Anonymous donation allows no-kill animal shelter to expand - Ahwatukee Foothills News: News

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Anonymous donation allows no-kill animal shelter to expand

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Posted: Tuesday, April 26, 2011 8:00 am

A generous donation from a man who wishes to remain anonymous has allowed Arizona's oldest and largest no-kill animal shelter to expand.

A gift of $2 million was given to the Arizona Animal Welfare League (AAWL) and Society for Prevention of Cruelty to Animals (SPCA) and will fund a new building that will be used to house more homeless dogs, cats, puppies and kittens.

Last year, the AAWL placed more than 3,000 pets and the director of the organization hopes the new facility will boost that number to more than 5,000.

"We take animals directly off the euthanasia list from the county shelters and humane society and we invest whatever it takes to get them adopted," said Judith Gardner, AAWL president and chief executive officer.

"Because we put so much into the animals, including medical needs, microchips and more, when someone adopts from us they are getting an animal that has been completely checked out."

The AAWL, founded in 1971, broke ground on the new facility, which will cost an estimated $3 million, on April 14. Gardner said they estimate the center will be done in the first quarter of 2012.

The approximately 100,000 animals that are brought into "open-intake" facilities, including the Maricopa County Animal Care and Control and Humane Society, make Maricopa County the second most overpopulated county in the United States. Between the two facilities, only 60 percent find homes.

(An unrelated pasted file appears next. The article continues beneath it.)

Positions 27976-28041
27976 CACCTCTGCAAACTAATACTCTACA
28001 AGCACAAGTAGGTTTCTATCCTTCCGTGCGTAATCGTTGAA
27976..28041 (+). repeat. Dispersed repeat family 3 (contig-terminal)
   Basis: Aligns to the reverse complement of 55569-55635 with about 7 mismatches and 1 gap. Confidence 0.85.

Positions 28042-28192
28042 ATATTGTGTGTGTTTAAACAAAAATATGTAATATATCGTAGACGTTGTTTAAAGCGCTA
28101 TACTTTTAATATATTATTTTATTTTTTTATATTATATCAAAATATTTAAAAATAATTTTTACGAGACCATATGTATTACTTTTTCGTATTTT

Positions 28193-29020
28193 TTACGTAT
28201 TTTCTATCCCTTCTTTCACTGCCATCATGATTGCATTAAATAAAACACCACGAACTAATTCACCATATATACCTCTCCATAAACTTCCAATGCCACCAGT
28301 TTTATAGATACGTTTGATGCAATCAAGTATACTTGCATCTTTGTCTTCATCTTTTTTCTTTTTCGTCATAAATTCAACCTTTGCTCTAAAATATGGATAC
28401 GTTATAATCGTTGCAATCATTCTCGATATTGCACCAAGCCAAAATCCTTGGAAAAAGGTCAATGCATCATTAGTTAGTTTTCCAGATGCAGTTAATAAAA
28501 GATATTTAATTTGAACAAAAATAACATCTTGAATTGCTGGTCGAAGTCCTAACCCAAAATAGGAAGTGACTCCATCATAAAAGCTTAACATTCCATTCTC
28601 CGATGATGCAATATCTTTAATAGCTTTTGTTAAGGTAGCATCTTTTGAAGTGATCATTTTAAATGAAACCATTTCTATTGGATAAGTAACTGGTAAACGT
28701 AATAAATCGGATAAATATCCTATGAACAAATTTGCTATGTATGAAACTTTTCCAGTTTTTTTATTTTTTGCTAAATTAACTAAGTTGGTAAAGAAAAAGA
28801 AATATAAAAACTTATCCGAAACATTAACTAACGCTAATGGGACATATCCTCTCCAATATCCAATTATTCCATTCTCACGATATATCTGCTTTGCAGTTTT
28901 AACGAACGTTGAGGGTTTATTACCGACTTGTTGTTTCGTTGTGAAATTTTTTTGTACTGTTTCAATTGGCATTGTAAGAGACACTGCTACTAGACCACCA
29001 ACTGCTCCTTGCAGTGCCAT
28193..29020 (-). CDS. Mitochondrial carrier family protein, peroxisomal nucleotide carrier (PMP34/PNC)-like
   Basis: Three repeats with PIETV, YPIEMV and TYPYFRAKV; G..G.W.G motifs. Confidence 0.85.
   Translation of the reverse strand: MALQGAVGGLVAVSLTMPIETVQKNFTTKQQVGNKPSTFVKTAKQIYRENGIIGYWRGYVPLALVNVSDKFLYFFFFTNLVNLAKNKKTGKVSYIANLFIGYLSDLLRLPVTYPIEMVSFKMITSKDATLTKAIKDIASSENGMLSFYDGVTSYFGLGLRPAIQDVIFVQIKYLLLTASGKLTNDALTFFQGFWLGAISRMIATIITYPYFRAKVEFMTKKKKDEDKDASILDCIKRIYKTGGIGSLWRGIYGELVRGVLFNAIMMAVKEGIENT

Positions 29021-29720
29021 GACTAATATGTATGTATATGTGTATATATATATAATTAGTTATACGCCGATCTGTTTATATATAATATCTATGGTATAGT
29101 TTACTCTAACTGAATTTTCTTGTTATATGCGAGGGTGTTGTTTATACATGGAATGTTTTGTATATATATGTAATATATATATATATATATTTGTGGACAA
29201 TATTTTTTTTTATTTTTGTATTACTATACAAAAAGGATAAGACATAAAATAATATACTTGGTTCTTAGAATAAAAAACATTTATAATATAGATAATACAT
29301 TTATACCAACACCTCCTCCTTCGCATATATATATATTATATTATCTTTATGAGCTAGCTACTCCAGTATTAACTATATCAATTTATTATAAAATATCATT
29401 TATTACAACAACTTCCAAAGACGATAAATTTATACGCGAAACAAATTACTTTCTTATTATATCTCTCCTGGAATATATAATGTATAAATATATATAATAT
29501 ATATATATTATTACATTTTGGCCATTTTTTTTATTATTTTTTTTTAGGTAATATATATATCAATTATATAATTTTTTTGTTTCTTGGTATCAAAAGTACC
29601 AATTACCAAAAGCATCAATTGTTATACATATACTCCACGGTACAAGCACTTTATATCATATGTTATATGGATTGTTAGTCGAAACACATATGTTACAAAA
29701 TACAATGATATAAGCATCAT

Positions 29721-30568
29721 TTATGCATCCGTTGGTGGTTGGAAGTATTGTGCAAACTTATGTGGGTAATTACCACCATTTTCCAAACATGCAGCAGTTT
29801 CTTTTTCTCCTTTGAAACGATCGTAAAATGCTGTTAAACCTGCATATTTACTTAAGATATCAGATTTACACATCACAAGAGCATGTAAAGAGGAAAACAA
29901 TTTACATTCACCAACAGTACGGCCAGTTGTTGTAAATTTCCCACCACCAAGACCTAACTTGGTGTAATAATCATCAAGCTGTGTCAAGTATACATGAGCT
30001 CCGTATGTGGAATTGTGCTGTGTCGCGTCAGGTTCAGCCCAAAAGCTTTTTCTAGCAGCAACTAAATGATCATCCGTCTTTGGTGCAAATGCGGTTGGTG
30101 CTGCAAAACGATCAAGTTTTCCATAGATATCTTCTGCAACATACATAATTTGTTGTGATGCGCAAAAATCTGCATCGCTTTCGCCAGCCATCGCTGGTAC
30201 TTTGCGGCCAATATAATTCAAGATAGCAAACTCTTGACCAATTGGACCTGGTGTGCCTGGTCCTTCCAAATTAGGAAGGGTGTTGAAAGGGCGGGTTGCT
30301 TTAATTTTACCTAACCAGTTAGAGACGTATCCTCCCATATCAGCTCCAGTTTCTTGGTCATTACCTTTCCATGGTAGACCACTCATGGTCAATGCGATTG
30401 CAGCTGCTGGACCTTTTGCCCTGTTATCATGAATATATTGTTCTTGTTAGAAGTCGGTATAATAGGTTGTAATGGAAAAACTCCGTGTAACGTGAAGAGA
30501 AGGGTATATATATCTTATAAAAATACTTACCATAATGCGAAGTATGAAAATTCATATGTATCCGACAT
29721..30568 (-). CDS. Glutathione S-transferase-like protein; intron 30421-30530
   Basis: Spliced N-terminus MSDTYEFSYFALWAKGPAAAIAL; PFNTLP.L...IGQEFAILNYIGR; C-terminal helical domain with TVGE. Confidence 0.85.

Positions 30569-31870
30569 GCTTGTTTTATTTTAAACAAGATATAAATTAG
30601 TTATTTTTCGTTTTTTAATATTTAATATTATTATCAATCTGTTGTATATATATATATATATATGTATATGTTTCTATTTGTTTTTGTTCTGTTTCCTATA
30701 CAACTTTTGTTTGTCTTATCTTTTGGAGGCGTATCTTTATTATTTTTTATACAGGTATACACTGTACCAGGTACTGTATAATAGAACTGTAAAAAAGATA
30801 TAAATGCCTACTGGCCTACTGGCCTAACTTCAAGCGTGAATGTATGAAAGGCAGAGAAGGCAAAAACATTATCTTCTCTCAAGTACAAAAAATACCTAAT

"With people losing homes there has been an incredible increase of people surrendering pets," Gardner said. "But more and more people are feeling comfortable about adoption over buying a pet in a store. There has been a huge push on a national basis to educate people on the value of rescuing and adopting."

One thing she said people might not be aware of is that 25 percent of animals at these facilities are purebred.

Part of the new facility will allow for a greater volunteer presence. They currently receive about 800 volunteers each year and the additional space will give them more room for those who are the most active.

The space will also offer more room for education classes and camps for area youths.

"Our volunteers are already very, very helpful and we hope that the increased space will allow us to expand that," Gardner said.

The AAWL is collecting donations to make up the remaining $1 million for the cost of the facility. People can purchase benches or bricks or just donate money to the facility.

"This is an exciting time," Gardner said. "People can really make a difference. We always say, no donation is too small."

To find out more, visit the AAWL and SPCA at 30 N. 40th Place, call (602) 273-6852 or visit www.AAWL,org, or by calling.

Contact writer: (480) 898-4903 or

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